The Corolla’s chief engineer, Yasushi Ueda, was noncommittal when asked if Toyota would ever pursue a challenger for the Civic Si. The Civic is the Corolla’s chief rival in the compact segment, and last year was the No.1-selling C-car in the U.S. while Corolla placed second.
The Dynamic Force CVT from the hatch also is in the SE and XSE 4-door, giving the XSE tested here a spiritedness not present in the LE and XLE. The Dynamic Force CVT’s fixed first gear hastens acceleration and beyond first gear seems to have less annoying rubber-banding than the carryover CVT in the LE and XLE grades.
Fuel economy, and the ability to exceed EPA estimates, has always been a strong point of Corollas. Over several short routes we return stellar numbers. We get 41 mpg (5.7 L/100 km) in the LE, above the estimated 33 mpg (7.1 L/100 km) average. In an XSE with the 2.0L, we get 36 mpg (6.5 L/100 km), compared with an estimated 34 mpg (6.9 L/100 km) average.
The Corolla Hybrid, which uses the current-gen Prius’ propulsion system of a 1.8L Atkinson cycle gasoline 4-cyl. paired with a 53-kW drive motor, obliterates its 52-mpg (4.5 L/100 km) EPA estimated average, returning a fantastic 60.3 mpg (3.9 L/100 km).
The 52-mpg combined rating is the same as the Prius’ LE, XLE and Limited grades and at $2,000 less than the Prius LE, and with less polarizing styling, we predict the Corolla Hybrid will overtake the Prius as Toyota’s best-selling hybrid car.
Prius sales have cratered in recent years, down nearly 25% in 2018 from 2017 to roughly 49,000 and falling 52.6% to 6,648 in the first two months of 2019 from like-2018.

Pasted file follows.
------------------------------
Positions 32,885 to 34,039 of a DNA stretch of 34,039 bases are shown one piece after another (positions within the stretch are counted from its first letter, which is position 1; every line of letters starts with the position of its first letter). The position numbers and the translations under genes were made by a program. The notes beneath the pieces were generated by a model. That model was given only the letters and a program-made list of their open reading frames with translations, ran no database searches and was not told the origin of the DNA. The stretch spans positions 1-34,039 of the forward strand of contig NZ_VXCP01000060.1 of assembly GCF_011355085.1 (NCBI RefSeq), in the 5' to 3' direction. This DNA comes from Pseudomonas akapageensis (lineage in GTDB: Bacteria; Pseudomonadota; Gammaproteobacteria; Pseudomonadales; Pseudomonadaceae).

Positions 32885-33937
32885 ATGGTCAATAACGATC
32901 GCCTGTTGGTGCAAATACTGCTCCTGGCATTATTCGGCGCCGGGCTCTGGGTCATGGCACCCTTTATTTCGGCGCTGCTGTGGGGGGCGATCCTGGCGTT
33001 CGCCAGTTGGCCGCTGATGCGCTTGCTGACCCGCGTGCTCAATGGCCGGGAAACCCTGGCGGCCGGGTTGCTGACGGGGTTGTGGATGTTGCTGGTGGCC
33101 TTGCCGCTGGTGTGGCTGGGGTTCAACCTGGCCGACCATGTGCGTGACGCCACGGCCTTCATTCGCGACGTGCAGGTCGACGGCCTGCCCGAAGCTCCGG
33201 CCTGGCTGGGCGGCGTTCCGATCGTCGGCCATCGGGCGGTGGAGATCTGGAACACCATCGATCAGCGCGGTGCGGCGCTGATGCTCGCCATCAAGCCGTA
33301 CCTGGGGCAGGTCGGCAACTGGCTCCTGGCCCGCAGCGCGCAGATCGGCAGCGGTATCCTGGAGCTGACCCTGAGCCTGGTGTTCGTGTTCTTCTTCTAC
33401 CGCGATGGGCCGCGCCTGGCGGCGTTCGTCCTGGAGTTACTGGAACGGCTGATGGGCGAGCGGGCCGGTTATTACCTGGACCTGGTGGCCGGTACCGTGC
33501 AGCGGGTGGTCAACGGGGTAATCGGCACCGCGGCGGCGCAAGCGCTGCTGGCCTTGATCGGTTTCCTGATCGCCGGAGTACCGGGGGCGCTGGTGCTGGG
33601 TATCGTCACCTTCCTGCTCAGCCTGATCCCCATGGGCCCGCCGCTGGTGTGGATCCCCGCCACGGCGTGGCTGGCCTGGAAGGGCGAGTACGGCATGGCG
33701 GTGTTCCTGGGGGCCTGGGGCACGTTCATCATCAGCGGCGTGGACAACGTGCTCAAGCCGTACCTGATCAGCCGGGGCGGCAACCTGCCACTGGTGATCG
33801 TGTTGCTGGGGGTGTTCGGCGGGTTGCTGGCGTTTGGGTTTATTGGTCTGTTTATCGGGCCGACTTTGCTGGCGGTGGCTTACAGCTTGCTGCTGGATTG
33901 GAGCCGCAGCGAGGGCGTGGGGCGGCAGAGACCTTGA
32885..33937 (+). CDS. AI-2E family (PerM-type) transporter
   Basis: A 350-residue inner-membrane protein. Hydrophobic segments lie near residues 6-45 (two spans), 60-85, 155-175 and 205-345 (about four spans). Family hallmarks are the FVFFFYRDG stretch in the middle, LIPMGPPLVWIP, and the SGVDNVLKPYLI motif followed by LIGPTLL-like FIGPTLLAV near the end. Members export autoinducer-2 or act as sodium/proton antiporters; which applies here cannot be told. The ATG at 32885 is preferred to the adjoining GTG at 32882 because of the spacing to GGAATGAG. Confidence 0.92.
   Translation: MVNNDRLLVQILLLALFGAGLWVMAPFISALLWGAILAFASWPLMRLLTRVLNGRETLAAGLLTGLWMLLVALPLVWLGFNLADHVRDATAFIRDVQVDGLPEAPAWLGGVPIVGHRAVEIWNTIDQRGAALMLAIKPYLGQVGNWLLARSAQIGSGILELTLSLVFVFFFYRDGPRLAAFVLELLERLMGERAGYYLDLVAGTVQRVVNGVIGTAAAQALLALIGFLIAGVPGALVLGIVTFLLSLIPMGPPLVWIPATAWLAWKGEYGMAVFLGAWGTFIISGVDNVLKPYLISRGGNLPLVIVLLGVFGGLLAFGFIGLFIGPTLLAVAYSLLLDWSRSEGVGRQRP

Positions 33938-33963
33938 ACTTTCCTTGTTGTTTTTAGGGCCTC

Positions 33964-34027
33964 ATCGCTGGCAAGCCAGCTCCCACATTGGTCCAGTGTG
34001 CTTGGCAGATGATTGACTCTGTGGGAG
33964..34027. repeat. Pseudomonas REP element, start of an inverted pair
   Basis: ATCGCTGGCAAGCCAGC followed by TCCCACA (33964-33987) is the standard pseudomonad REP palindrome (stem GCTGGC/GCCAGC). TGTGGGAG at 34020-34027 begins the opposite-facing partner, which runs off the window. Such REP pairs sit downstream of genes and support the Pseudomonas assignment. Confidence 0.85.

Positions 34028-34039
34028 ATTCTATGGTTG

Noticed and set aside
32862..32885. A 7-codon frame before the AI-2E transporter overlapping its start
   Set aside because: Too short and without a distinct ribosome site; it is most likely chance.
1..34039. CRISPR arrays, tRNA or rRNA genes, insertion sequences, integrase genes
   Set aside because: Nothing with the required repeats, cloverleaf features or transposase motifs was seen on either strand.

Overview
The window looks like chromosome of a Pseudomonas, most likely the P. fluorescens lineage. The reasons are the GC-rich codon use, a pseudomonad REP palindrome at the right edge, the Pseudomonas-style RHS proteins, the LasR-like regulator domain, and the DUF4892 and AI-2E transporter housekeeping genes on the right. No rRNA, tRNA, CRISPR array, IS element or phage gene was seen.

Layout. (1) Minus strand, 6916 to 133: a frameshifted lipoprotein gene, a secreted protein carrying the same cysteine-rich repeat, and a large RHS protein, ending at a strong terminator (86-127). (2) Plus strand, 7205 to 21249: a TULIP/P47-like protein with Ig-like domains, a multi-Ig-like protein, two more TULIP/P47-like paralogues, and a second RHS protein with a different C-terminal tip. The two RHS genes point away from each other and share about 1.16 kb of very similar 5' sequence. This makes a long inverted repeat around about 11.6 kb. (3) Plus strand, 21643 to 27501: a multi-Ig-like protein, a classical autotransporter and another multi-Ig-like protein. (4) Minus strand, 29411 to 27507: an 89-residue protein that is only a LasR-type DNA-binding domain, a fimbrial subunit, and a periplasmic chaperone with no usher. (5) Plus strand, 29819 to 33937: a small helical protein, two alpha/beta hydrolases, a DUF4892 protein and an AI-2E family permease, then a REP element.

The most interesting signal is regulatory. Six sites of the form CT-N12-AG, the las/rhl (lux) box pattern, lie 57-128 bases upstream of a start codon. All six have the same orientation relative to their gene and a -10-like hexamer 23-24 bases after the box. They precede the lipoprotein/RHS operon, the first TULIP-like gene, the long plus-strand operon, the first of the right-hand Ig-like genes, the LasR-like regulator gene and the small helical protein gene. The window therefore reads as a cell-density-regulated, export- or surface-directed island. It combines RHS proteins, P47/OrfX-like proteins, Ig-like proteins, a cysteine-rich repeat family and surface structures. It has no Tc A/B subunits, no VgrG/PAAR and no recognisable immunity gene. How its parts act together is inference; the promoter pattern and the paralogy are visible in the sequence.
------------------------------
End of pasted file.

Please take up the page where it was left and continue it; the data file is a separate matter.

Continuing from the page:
Many automakers, Toyota included, continue to step up the style in the cabins of their lowest-priced vehicles in an effort to distract from affordable but sometimes unsightly hard-plastic trim.
The XSE grade does this with eye-catching black-and-blue seats, as well as blue accent stitching on the instrument panel. The LE and hybrid grades tested here have an hourglass-style stitch pattern on the seats.
The hybrid and XSE have thickly padded upper door panels for soft touchpoints. Fit-and-finish throughout all grades we drive here is good.
The Corolla’s touchscreen, similar in size and layout to those in other newer Toyotas, including the C-HR and RAV4 CUVs, isn’t a favorite. Its virtual buttons are close together, making it easy to hit the wrong button. As with the screen in the new RAV4, resolution is fuzzy.
We also aren’t a fan of hard-to-reach audio switchgear placed right of the screen, but thankfully the car’s standard voice-recognition system accurately and quickly responds to audio and navigation commands.
Like most new Toyotas, Apple CarPlay is standard in the Corolla, as is WiFi (pending a Verizon subscription).
Toyota’s Safety Sense 2.0 suite of advanced driver-assist technologies (ACC, LDA, BSM, etc.) is standard on every Corolla, a remarkable thing considering many German luxury brands still upcharge for those features and the Corolla ranges from just $19,500 to $25,450 sans handling fees.
Like the Corolla hatch, newer ADAS features such as road-sign detection and lane-centering technology are included, with the latter thankfully not too intrusive during testing.
With decades of reliability under its belt, the Corolla should continue to be a top-selling vehicle in the U.S. The 250,000 annual sales Toyota forecasts, although down from the 300,000-plus of the past, sounds right in the current market and should be easy to achieve, as should a hybrid take-rate of 10%.
Assembled in Blue Springs, MS, or Takaoka, Japan, the new Corolla sedan is on sale now at Toyota dealers.